That was what happened to Sean Stevenson’s father, Dr. Kenneth Stevenson, so instead of his comment describing how his family has been treated by Montana’s criminal justice system being officially acknowledged by this “oversight council”, I’ll reproduce it here, on a blog.
Victims of crimes and their families need to have confidence that they will be adequately supported by authorities. They deserve the attention of those that are publicly funded to support the public. There needs to be transparency. Responsible parties need to be held accountable for their roles in any criminal activity and/or response to it. We are a family from out of state whose loved one, a Montana resident, was murdered under extremely strange circumstances. There has been absolutely NO transparency or honesty from any authorities involved. To this day, (nearly three years later) we have received no response from anyone in charge of the public center where he was assaulted nor the Hospital where he was euthanized.
Questions remain unanswered
Who authorized his removal from life support without family notification, why was law enforcement present?
Why was the person accused of assault arrested, released and later also killed by authorities under strange circumstances?
Why, despite our attempts and attempts of attorneys outside Montana, have we been unable to acquire the legal representation and cooperation from attorneys authorized to work in your court system?
We could list a multitude of other details that imply corruption of law enforcement, the judiciary, and public institutions. Over the past 3 years since his murder, we’ve unfortunately noticed that we’re not the only family of victims left without support. There have been no less than 4 murders that police have not responded openly to questions regarding their responsibility in the investigations.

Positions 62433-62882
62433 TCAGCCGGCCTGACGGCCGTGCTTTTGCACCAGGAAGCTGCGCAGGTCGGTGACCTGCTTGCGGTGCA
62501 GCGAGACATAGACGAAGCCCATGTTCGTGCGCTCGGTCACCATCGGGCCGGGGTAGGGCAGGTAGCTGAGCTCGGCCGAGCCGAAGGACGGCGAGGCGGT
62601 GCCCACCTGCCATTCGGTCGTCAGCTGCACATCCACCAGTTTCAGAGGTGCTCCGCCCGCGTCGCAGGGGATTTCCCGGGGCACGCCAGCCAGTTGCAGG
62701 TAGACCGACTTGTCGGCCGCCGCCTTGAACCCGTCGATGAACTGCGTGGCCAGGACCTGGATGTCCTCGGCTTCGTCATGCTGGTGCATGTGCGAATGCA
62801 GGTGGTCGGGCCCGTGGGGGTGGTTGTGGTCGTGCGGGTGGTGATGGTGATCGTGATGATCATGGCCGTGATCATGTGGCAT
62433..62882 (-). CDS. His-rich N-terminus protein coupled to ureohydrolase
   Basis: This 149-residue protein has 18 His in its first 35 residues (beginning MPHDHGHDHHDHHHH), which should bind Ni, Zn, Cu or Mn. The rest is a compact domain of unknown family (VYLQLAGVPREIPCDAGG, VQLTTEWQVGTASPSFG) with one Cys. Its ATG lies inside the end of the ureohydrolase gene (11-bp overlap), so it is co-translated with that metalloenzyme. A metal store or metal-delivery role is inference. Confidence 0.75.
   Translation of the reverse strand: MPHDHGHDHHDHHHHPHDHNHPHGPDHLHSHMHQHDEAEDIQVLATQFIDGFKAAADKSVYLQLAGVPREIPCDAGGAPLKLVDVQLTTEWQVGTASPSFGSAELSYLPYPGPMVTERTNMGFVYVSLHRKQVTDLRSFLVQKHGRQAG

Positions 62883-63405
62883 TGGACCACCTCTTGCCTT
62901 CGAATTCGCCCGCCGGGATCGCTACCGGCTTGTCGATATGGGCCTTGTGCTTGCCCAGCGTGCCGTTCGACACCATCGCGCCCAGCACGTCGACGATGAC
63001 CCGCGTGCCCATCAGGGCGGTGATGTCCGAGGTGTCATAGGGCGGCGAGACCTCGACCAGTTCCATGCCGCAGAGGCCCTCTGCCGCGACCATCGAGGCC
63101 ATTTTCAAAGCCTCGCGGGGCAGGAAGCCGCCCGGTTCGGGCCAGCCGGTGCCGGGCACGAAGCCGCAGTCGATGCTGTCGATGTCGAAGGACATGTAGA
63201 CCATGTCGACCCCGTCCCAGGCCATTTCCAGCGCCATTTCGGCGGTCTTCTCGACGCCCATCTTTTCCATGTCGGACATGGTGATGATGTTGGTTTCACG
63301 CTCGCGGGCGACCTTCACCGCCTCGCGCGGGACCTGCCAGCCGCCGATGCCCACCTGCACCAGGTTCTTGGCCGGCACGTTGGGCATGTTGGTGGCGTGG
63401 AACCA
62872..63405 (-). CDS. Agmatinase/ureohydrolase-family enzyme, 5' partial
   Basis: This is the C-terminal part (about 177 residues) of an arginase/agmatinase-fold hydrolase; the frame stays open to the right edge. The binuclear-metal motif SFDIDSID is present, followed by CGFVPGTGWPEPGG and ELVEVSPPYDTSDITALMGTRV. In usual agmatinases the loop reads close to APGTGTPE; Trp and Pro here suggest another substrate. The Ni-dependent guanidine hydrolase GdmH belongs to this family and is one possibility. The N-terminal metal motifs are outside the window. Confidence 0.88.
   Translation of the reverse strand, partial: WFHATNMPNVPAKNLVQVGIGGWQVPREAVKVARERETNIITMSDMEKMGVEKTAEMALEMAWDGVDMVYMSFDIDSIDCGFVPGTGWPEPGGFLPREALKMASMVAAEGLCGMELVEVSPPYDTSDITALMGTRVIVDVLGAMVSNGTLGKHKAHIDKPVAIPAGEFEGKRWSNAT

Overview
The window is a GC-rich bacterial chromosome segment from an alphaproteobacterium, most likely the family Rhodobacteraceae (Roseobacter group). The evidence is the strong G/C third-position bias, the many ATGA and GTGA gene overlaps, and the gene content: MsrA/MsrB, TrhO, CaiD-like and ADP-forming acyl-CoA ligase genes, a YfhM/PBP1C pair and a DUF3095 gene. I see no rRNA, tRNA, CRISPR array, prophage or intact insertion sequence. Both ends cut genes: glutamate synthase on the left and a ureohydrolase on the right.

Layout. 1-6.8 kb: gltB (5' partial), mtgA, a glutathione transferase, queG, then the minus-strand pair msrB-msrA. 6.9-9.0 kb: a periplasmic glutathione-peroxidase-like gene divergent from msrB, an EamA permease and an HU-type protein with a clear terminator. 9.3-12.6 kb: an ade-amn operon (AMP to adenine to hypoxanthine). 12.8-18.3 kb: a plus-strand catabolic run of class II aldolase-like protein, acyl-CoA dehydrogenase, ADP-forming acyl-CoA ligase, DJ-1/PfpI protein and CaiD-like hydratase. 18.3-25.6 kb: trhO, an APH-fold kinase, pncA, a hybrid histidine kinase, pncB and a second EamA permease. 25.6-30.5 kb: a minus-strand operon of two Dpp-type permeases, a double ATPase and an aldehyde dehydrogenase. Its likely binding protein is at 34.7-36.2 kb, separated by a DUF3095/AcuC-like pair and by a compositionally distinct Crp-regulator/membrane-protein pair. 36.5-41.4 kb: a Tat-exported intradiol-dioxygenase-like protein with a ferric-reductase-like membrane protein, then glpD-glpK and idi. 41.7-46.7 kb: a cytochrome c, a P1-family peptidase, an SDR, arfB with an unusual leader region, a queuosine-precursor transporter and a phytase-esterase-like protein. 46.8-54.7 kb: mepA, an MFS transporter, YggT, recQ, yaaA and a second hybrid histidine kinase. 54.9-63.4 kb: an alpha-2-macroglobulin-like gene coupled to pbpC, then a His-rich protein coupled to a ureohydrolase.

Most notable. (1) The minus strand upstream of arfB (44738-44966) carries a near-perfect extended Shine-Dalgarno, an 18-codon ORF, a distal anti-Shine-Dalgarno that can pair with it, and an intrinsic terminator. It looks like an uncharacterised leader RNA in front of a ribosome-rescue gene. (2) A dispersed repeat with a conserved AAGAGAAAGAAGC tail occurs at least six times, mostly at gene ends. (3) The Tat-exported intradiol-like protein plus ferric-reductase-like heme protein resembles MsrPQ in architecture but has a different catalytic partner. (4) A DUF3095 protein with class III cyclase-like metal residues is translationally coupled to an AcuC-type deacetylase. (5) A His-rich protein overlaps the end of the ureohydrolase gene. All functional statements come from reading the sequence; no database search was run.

What are you willing to do to hold law enforcement, the courts its agents and public service institutions responsible?
Thank you for hearing our concerns,
Family of a Victim, No Justice
The reporting from the Missoulian a week after Sean was assaulted still bothers me when I think about it. To get a sense of what I’m talking about, I wrote this post in October of 2020, after editor Gwen Florio resigned, because even back then there was so much NOT being reported. And still hasn’t.
Perhaps it’s unfair of me, as I go about my day, to ask people in this community if they know names of people who have met violent ends under strange circumstances with immense questions left unanswered as months turn into years, but I do, over and over again.
I even had a chance to laughingly comment on the effort of an old woman to get students registered to vote. She didn’t know the names I asked about, but she definitely knew John Talbot’s name, and further exemplified her ignorant support of unaffordable housing by saying Tax Increment Financing is the best thing to happen to Missoula.
Though I don’t share her enthusiastic support for the shadow government of unelected bureaucrats, I do appreciate the woman’s dedication to her cause. Maybe I should head to campus more often to share my perspective on local voting irregularities that can only be spoken of in the mocking tone of someone who must ridicule to keep the evidence at bay.
Is the idea of narrative control a difficult concept to wrap one’s head around? To risk sounding like Donald Rumsfeld, you don’t know what you don’t know about, so what’s the problem? Not knowing seems kinda nice sometimes.
I don’t think the students I spoke briefly with will be satisfied with not knowing why their campus is still a hunting ground, and why the organizations I told them about are more important to protect than the future victims of the un-charged sexual predator allowed to walk free in our community.
There will be much more to report on this front, so stay tuned.
Now, here’s that footage the J-School should be more proud of. Thanks for reading!